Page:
Depending upon the extent of brain damage, recovery from aphasia can vary significantly. In cases of transient ischemic attack (TIA), where blood flow to the brain was blocked temporarily and quickly restored, full language function typically returns. However in most cases of stroke-related aphasia, regaining language ability can be much slower and often incomplete. Even in cases where recovery occurs over time, some degree of aphasia typically remains.
Northwestern Medicine offers specialty trained speech therapists who can help someone you love restore language abilities, compensate for language problems and learn new methods of communication. Treatment is designed to meet the specific needs of each individual and may be offered in private or group settings. Individual therapy focuses on the specific needs of the person. Group therapy offers the opportunity to use new communication skills in a comfortable, familiar setting.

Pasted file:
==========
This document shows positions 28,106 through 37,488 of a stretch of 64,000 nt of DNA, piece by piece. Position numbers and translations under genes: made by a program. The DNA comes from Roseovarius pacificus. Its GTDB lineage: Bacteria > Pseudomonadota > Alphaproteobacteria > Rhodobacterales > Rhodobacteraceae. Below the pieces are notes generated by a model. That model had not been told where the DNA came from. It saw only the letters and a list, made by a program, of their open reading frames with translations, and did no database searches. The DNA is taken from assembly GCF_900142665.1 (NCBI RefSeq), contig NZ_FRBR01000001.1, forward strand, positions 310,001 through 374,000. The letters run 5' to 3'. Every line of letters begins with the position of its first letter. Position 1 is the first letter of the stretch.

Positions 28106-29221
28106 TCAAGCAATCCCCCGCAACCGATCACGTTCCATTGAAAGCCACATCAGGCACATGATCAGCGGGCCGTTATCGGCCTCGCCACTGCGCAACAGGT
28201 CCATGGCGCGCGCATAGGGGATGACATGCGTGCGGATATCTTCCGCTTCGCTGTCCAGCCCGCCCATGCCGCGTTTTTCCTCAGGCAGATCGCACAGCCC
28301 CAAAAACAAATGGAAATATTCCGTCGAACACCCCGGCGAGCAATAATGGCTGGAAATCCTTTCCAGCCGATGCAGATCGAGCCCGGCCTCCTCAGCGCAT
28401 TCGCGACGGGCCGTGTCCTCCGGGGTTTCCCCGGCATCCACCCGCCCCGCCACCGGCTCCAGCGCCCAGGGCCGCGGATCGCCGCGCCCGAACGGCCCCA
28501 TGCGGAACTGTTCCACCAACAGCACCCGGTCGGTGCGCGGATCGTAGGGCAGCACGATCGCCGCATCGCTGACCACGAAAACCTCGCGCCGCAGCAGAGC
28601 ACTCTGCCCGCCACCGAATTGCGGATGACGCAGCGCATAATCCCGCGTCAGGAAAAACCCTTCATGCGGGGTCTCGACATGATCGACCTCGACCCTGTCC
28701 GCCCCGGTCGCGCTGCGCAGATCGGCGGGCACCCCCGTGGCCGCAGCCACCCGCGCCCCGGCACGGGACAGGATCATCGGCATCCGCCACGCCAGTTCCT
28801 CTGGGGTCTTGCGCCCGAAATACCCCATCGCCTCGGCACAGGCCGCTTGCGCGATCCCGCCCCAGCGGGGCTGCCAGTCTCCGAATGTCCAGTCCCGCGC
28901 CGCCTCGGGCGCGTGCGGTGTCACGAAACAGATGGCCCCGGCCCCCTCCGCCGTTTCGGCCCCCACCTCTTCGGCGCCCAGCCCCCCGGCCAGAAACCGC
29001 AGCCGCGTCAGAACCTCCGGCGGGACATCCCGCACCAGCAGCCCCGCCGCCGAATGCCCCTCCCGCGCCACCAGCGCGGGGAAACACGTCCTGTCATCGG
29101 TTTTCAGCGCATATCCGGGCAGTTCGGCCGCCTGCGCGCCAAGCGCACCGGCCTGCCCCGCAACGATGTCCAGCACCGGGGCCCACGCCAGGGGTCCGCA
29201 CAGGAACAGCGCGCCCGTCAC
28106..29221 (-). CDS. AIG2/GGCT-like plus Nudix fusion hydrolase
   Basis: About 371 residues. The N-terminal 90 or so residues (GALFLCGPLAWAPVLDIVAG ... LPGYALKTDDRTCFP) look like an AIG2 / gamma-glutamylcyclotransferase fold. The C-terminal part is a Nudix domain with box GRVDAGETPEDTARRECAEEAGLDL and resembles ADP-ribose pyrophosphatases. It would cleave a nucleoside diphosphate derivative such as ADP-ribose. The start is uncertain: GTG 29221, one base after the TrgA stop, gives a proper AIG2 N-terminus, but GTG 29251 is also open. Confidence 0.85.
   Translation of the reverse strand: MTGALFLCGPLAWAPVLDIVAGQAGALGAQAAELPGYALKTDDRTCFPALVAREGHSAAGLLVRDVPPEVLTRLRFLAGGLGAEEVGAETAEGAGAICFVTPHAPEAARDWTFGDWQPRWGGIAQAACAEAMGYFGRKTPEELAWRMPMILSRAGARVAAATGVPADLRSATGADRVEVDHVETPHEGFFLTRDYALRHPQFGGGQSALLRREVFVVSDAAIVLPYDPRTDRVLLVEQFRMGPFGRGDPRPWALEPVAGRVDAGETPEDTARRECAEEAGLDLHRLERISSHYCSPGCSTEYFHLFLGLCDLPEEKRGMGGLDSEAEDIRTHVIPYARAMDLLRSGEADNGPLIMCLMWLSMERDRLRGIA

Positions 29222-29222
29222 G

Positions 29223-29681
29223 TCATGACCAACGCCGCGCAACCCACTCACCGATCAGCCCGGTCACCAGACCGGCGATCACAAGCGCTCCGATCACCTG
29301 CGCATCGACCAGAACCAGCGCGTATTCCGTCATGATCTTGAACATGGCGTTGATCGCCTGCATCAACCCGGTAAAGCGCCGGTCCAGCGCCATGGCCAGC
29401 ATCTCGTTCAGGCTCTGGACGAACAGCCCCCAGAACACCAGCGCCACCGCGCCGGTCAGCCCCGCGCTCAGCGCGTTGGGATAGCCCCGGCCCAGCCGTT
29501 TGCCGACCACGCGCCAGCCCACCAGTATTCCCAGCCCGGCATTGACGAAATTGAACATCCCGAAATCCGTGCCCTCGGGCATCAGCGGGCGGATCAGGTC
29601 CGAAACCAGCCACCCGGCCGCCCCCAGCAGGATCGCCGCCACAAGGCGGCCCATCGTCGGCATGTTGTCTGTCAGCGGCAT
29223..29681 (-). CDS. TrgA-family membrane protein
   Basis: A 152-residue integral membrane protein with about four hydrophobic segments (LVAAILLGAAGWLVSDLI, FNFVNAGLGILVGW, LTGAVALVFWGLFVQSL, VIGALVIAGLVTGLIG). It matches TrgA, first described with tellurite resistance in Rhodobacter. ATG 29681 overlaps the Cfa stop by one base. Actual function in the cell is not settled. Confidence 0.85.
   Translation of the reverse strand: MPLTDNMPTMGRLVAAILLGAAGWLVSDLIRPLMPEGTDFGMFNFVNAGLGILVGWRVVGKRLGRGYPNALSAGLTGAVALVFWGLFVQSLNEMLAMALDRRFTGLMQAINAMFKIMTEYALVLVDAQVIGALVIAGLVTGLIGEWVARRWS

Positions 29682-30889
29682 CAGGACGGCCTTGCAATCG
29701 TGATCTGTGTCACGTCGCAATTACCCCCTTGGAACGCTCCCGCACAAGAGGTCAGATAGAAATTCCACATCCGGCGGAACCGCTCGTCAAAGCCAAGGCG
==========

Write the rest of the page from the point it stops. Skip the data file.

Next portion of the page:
Stroke support groups, which are formed by individuals who have had a stroke, and other support groups, are an excellent outlet to improve communication abilities. These groups offer the opportunity for individuals with aphasia to learn new communication skills and adjust to the life changes that accompany stroke and aphasia.
How you can helpAphasia can be a frustrating and challenging disorder. As a caregiver or family member, you can play a major role in helping your loved one improve skills by:
- Using short and uncomplicated sentences
- Maintaining a natural, adult-appropriate conversational manner
- Repeating words to clarify meaning
- Writing down keywords as needed, for clarity
- Minimizing distractions, such as radio or television
- Including your loved one in conversations
- Encouraging any type of communication, such as speech, gesturing or drawing
- Avoiding correcting speech
- Allowing your loved one enough time to talk
- Finding a support group